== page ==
The specially made trikes will be taking 360-degree photographs as they're pedalled around the historic rubble. Later this year they'll be added to Google Maps' Street View, as well as the Google Earth desktop application, for anyone in the world to tour virtually on their computers.
Currently the castle is only visible on Google Maps via the medium of aerial photography. A few years back, this in itself would be regarded as a monumental achievement. But these days even that isn't good enough, so after being photographed by the cyclists, virtual wanderers can tour the medieval site from the perspective of someone standing right next to it.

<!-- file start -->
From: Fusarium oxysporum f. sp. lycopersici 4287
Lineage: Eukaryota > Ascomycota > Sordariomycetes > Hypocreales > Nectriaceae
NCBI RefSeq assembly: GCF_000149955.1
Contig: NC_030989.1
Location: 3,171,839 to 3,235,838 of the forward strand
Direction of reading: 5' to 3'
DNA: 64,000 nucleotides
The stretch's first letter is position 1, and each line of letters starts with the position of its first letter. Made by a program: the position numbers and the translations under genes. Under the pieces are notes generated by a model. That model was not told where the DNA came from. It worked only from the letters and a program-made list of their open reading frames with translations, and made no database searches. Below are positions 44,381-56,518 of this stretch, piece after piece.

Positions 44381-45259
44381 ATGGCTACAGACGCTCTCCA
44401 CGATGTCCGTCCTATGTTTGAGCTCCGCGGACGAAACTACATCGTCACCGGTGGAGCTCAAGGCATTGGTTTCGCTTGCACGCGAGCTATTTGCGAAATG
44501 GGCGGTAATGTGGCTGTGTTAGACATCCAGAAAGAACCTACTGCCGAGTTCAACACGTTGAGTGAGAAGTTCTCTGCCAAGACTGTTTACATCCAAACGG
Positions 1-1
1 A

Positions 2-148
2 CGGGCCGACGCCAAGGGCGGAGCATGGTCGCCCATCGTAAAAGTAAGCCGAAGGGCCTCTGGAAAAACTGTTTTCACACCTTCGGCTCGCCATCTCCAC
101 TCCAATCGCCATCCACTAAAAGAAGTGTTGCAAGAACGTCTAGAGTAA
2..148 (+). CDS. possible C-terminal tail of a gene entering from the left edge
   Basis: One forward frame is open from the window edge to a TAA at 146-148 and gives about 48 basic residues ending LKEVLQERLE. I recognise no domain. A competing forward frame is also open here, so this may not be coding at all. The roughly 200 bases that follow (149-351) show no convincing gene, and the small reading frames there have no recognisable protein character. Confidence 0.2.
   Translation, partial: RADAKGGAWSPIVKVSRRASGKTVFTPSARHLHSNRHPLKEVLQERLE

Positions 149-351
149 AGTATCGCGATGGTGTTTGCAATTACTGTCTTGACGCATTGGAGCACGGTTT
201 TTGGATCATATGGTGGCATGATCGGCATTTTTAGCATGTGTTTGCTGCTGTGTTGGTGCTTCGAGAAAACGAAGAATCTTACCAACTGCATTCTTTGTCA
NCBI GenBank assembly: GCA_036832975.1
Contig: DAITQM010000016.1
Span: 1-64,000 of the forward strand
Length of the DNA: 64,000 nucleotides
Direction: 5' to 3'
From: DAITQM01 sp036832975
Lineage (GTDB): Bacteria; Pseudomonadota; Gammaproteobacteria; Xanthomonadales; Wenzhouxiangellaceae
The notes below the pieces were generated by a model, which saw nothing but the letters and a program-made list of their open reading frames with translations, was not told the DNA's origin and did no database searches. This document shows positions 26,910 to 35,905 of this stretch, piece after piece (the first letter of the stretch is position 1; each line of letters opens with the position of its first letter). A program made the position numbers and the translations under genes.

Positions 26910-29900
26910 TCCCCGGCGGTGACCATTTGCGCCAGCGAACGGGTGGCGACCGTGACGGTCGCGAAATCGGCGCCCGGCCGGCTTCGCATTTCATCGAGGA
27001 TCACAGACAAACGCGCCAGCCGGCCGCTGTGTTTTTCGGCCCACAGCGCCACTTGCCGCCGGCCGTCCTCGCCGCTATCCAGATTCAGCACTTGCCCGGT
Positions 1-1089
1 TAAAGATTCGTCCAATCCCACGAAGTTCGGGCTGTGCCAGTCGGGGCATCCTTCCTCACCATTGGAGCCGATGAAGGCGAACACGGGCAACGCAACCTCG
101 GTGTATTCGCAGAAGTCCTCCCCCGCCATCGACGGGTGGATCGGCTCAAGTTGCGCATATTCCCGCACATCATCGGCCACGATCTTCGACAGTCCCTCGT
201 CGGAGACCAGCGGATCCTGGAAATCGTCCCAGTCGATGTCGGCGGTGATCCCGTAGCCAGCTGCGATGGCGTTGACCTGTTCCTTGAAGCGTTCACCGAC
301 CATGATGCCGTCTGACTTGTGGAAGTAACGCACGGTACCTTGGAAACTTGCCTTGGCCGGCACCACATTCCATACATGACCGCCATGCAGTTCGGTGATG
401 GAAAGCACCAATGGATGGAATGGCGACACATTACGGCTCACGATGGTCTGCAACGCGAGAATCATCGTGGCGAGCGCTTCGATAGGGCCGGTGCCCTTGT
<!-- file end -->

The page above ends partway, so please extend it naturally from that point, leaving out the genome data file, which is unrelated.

A guy we've never heard of says something complimentary
"I'm delighted that Urquhart Castle has been voted one of the top tourist attractions for the Google Street View trike to visit in the UK," said VisitScotland's regional director, Scott Armstrong. "With so much to see and do in the Loch Ness area and further afield, I'm confident this development will inspire both visitors and locals to explore what the area, and indeed Scotland, has to offer."
Next up for trike-powered photography is Warwick Castle, Bamburgh Castle, the Angel of the North, Stonehenge and, best of all for fans of space-age enormodomes, the Eden Project. These were decided upon by a public vote earlier this year. Sadly, the CNET UK offices weren't deemed touristy enough.
For more info about the trikes and why Google's sending its employees out on them, have a poke around this classic piece of journalism from May.